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Although there are multiple police reform bills that are up for consideration within the Wisconsin Legislature, they likely won’t be fast-tracked.

On Juneteenth (June 19), Gov. Tony Evers and Lt. Gov. Mandela Barnes, both Democrats, forwarded a series of criminal justice reform bills but didn’t make any calls to bring the Republican-controlled Legislature into session at that time.

After the Jacob Blake shooting on Aug. 23, Evers called for a special session to pass those bills, which included establishing a use of force review board, banning the use of chokeholds (even though the practice is rarely if ever trained in Wisconsin), banning no-knock warrants and to require more yearly de-escalation training for law enforcement.

State Sen. Van Wanggaard, R-Racine, supported several of those bills, but opposed requiring more training for officers and opposed banning no-knock warrants, which Wanggaard said can keep officers safe since they make it more difficult for criminals to prepare for interactions with police. Calls to prohibit no-knock warrants have grown in volume after Breonna Taylor was killed by police in Louisville during the serving of a no-knock warrant.

Wanggaard proposed his own package of bills (along with Sen. Alberta Darling, R-River Hills) less than a week after the Blake shooting. But Scott Kelly, Wanggaard’s chief of staff, said in an email that the timing “was just a coincidence” and that Wanggaard’s proposal would have been published in late August anyway.

“With everything happening in 2020, I know people’s perception of time seems to have changed,” Kelly said. “Van wasn’t expecting the bills to pass until next year anyway. So, he’s not annoyed or impatient about the public lack of progress. He’s gotten a lot of good feedback inside and outside the building about the package.”

One thing included in both packages of bills was setting up a police use-of-force review board, which Wanggaard told WisconsinEye would be the first of its kind in the U.S. and could be a model for other states if implemented. More than two years of planning and discussions have gone into the development of that board. The Madison City Council established a local police oversight board earlier this month; like the planned state board, that board has been in the pipeline for years.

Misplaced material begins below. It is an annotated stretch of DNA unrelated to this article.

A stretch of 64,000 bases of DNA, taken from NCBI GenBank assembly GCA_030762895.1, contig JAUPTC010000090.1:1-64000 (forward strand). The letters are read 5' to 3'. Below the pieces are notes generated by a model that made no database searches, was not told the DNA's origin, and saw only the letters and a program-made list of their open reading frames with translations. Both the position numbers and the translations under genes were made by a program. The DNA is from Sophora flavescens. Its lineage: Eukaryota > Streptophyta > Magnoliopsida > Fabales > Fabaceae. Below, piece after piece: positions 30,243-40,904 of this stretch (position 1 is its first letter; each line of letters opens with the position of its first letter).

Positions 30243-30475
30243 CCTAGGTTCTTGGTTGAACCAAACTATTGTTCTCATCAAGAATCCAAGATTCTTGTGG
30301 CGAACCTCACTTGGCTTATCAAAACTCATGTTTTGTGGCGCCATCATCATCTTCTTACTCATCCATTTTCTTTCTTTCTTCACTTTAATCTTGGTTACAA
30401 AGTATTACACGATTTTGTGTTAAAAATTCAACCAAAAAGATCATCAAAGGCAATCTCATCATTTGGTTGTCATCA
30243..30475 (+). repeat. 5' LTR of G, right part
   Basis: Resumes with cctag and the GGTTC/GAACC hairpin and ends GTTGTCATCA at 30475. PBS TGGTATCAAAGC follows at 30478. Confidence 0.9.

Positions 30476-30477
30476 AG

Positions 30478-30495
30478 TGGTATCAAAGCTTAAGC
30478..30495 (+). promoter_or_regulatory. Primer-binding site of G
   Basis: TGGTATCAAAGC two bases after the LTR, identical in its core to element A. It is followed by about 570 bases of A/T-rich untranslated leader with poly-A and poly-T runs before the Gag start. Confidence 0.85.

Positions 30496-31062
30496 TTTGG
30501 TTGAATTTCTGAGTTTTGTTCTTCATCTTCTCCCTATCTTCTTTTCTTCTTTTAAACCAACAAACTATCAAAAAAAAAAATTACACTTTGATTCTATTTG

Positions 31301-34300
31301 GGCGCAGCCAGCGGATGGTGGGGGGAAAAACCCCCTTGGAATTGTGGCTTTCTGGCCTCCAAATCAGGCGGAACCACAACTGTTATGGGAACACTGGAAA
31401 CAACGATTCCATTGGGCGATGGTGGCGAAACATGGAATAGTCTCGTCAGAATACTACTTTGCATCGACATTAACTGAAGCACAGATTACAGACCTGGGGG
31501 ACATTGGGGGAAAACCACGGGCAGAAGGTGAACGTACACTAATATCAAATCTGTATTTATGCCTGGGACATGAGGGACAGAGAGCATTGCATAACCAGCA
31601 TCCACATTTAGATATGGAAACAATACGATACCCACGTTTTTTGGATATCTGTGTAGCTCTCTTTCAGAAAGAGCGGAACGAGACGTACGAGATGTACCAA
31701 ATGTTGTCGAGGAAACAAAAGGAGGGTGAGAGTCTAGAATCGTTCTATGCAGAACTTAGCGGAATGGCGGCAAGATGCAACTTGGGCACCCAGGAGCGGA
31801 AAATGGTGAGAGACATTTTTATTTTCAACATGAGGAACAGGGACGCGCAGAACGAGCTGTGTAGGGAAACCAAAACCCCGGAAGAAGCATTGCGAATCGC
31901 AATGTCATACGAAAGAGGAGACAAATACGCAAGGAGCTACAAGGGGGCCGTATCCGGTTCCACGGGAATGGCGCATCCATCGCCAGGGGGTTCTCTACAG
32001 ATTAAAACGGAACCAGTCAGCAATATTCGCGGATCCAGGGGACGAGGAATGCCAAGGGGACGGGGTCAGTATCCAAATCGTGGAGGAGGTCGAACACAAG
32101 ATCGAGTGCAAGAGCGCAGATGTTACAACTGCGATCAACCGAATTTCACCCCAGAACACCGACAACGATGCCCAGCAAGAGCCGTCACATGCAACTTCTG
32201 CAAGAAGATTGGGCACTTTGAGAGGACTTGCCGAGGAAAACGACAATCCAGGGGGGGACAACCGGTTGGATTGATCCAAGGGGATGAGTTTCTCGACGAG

Rather than fully enter a special session to pass legislation as the governor requested, Assembly Speaker Robin Vos, R-Rochester, has established a task force to look into police accountability, reform and race relations.

“This task force is not a substitute for action and it is not the solution, but it is a step forward,” one of the task force’s heads, Rep. Shelia Stubbs, D-Madison, told reporters at the Capitol on Tuesday. “As you can see now, we are stuck. The Democrats and Republicans, we are stuck. Our governor did the best he could do with the authority that he had and right now, this is what we have.”

As for the slow-moving legislative process, “Van thought it was important to get the PACT (short for “Police Accountability, Community Involvement and Transparency”) bills out there for discussion,” Kelly said. “Van wanted to show that he, and Republicans more broadly, recognized policing as an issue and that there are steps that can be taken to benefit both the community and police.”

Kelly said that his office expects the task force to recommend approval of the bills within PACT, and that they could be voted on next year.

As for the lack of action within the Wisconsin Legislature since Floyd’s death and the start of the coronavirus pandemic, Kelly said: “Since I started in the Capitol 27 years ago as an intern, I can’t remember a time that the Legislature met after May or June of an even-numbered year.” Legislative elections, except for special elections, are held in November of even-numbered years.

Briana Reilly of The Cap Times contributed to this report.

This article originally ran on journaltimes.com.

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